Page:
Yafim Simanovsky

Jerusalem, Israel

About Yafim

Languages

English, Hebrew, Russian

Comments & conversations

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Yafim Simanovsky
Posted over 2 years ago
Stewart Brand: The dawn of de-extinction. Are you ready?
With all due respect to the fields of genetics etc. etc., I think this is too much of a pro-"let's play god" kind of talk. Being non-religious myself, it's not that I think there is a god and we might anger him, it's just that reviving extinct species with the carelessness that I hear in this talk is a little intimidating. In the processes of DNA reconstruction, there should be no words like "critical mutations" or "it almost completely resembles DNA..." Bringing back creatures that resemble anything less than 100% of their DNA to the ones that went extinct is just messing with the eco-systems in ways that we cannot, obviously, comprehend yet. Yes, species that have few numbers or that went extinct since 2000 etc., sure, but not species that were adapted to live here in 1900 but now, who knows...
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Yafim Simanovsky
Posted about 3 years ago
Melissa Garren: The sea we've hardly seen
It's all very interesting, but saying that you want to stop a pathogen from destroying corals is playing god. We humans know nothing about corals, nothing about the ocean, and nothing about the relationships between all of those things, we are barely starting to get a general sense of what and how, an infinitely small percent of knowledge.. So, trying to "cure" a disease by disrupting nature in this case to me seems like trying to give medicine when you don't know who you're giving it to and what the disease even is! All in the name of saving corals for their subjective beauty to us humans... Maybe this is a natural process that happens once in a while in earths history? Maybe not, but we shouldn't rush to "fix" nature before we understand a lot more.. I hope you get my point..
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Yafim Simanovsky
Posted over 3 years ago
Chip Kidd: Designing books is no laughing matter. OK, it is.
I just have to comment on this! I am reading 1Q84 right now, I'm on page 720. In the middle of the talk I just knew that he was going to bring this book in.. I just KNEW it. (because that book DOES have a great design that I noted to myself when I started it..) And he did. And he almost ruined it for me! I heard "a hoard of little people.." and quickly closed my ears with my fingers tightly because I wasn't going to let Chip, funny as he may be, to ruin my reading experience! Luckily, I didn't hear the rest of the sentence. Good talk.
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Yafim Simanovsky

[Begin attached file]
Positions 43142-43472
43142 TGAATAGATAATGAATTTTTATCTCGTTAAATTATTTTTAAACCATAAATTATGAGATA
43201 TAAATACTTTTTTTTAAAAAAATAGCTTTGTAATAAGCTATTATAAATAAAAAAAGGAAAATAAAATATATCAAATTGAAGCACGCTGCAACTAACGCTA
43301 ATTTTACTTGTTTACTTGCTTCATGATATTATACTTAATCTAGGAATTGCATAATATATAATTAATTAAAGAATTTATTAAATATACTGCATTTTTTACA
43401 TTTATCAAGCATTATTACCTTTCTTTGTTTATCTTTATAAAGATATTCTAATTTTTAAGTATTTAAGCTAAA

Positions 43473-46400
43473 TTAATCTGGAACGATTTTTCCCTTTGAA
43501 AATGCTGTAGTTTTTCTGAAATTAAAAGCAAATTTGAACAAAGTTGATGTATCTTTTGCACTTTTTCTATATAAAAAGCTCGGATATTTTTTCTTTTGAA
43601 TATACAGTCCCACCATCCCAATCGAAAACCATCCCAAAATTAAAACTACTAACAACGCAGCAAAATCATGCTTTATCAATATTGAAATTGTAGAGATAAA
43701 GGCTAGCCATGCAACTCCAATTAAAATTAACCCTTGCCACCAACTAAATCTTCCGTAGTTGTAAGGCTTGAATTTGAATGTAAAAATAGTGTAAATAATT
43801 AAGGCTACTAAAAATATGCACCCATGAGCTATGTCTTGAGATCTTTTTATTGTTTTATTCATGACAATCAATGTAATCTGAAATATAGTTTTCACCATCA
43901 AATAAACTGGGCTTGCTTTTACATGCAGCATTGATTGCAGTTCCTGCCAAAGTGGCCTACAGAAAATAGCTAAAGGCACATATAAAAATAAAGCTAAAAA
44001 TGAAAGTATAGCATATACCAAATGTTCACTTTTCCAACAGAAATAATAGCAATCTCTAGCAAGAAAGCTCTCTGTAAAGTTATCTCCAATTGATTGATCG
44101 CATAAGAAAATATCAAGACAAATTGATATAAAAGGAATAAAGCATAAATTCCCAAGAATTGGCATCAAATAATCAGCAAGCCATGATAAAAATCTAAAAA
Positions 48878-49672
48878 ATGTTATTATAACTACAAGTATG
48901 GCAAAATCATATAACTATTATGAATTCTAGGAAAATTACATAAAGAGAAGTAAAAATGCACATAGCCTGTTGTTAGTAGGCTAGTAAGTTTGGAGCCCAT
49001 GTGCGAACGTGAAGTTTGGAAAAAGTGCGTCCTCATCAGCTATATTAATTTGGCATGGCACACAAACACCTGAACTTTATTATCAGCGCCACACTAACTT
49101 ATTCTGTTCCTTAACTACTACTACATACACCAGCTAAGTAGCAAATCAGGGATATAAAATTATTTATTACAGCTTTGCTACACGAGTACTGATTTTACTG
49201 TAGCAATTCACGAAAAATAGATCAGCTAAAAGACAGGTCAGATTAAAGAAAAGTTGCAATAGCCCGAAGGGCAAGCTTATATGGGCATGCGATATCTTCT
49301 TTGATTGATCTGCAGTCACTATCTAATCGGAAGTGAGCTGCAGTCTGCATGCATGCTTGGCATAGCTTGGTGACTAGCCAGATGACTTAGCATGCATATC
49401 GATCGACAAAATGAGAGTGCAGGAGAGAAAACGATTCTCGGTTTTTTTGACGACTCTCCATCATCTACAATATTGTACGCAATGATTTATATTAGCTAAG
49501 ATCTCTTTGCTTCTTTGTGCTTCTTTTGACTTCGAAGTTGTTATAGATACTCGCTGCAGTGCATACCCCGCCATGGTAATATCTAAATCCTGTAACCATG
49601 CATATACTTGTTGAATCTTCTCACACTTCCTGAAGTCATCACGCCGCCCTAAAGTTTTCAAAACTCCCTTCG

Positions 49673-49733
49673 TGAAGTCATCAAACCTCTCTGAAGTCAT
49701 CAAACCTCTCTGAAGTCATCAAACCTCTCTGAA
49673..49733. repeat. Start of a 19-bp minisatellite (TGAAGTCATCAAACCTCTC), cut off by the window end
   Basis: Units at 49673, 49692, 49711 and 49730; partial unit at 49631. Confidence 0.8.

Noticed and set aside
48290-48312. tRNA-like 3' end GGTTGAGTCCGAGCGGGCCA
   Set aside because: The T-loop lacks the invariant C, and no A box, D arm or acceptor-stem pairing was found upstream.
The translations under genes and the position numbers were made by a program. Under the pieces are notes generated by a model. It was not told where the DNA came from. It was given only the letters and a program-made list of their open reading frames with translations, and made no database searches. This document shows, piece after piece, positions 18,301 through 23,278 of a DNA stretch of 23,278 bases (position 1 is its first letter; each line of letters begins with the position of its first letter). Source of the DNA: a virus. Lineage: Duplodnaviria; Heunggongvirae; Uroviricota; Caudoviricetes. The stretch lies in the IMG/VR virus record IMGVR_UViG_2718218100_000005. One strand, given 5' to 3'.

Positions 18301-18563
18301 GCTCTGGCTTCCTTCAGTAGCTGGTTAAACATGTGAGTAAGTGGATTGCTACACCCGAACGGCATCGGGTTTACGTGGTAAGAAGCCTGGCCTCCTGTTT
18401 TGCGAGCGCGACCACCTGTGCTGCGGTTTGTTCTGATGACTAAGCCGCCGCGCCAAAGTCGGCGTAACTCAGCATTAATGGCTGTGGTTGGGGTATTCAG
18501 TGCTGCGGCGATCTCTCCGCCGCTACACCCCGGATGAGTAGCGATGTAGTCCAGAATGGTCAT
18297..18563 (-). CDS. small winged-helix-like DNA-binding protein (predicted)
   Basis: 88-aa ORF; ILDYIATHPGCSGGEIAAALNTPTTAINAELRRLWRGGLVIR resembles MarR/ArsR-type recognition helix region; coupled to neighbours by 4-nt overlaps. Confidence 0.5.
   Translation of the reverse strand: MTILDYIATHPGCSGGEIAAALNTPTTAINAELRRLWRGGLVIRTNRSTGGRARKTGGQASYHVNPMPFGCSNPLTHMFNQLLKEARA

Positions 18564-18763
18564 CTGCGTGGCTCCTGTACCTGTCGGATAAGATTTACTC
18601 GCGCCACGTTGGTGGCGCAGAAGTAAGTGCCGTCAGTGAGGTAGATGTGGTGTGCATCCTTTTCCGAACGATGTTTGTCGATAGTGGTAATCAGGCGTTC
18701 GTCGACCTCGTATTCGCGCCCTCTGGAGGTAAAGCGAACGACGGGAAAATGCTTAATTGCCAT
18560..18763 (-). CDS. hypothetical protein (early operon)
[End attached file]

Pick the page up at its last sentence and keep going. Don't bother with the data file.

Posted over 3 years ago
Brené Brown: Listening to shame
I found this talk rather confusing.. Brene was speaking as if I should already know what her last talk was all about, what happened to her and what she felt like.. she just "jumped" into this talk mid-way as if I knew things that I didn't know.. It was hard to understand what she was talking about and frankly all I got from it was "you need empathy to overcome racegender problems in society".. I would appreciate if someone could explain this talk in a sentence or two... Thank you.
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Yafim Simanovsky
Posted over 3 years ago
Larry Smith: Why you will fail to have a great career
When you pursue your passion, you are engaged and happy, and your life has an energy. When this is so, like water, it flows to every aspect of your life. Your children will admire you and love you, your wife will support you and be proud of you, and you will be happy. "Great Career" isn't always equal to "Being a billionaire with a private plane" or even "Inventing something and being famous".. A carpenter who wakes up every morning, dreaming of his day at work and the beautiful door he's making - that is a great career, even if it's hard to pay the bills. The definition of a great career is subjective!
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Yafim Simanovsky
Posted over 3 years ago
Vijay Kumar: Robots that fly ... and cooperate
While this is a great idea and development for exploration, rescue and so on, I have one thought for this technology which was expressed in a book by Michael Crichton: http://en.wikipedia.org/wiki/Prey_%28novel%29 Can't wait to see where it takes us 20 years from now.... :P
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Yafim Simanovsky
Posted over 3 years ago
Danny Hillis: Back to the future (of 1994)
The idea that we are simply a "reoccurring" instance of single-to-multi in the history of the planet is fascinating! Although the idea presented here was in 1994, I haven't heard it broken down and simplified and made concrete quite as well in any other place... Well done.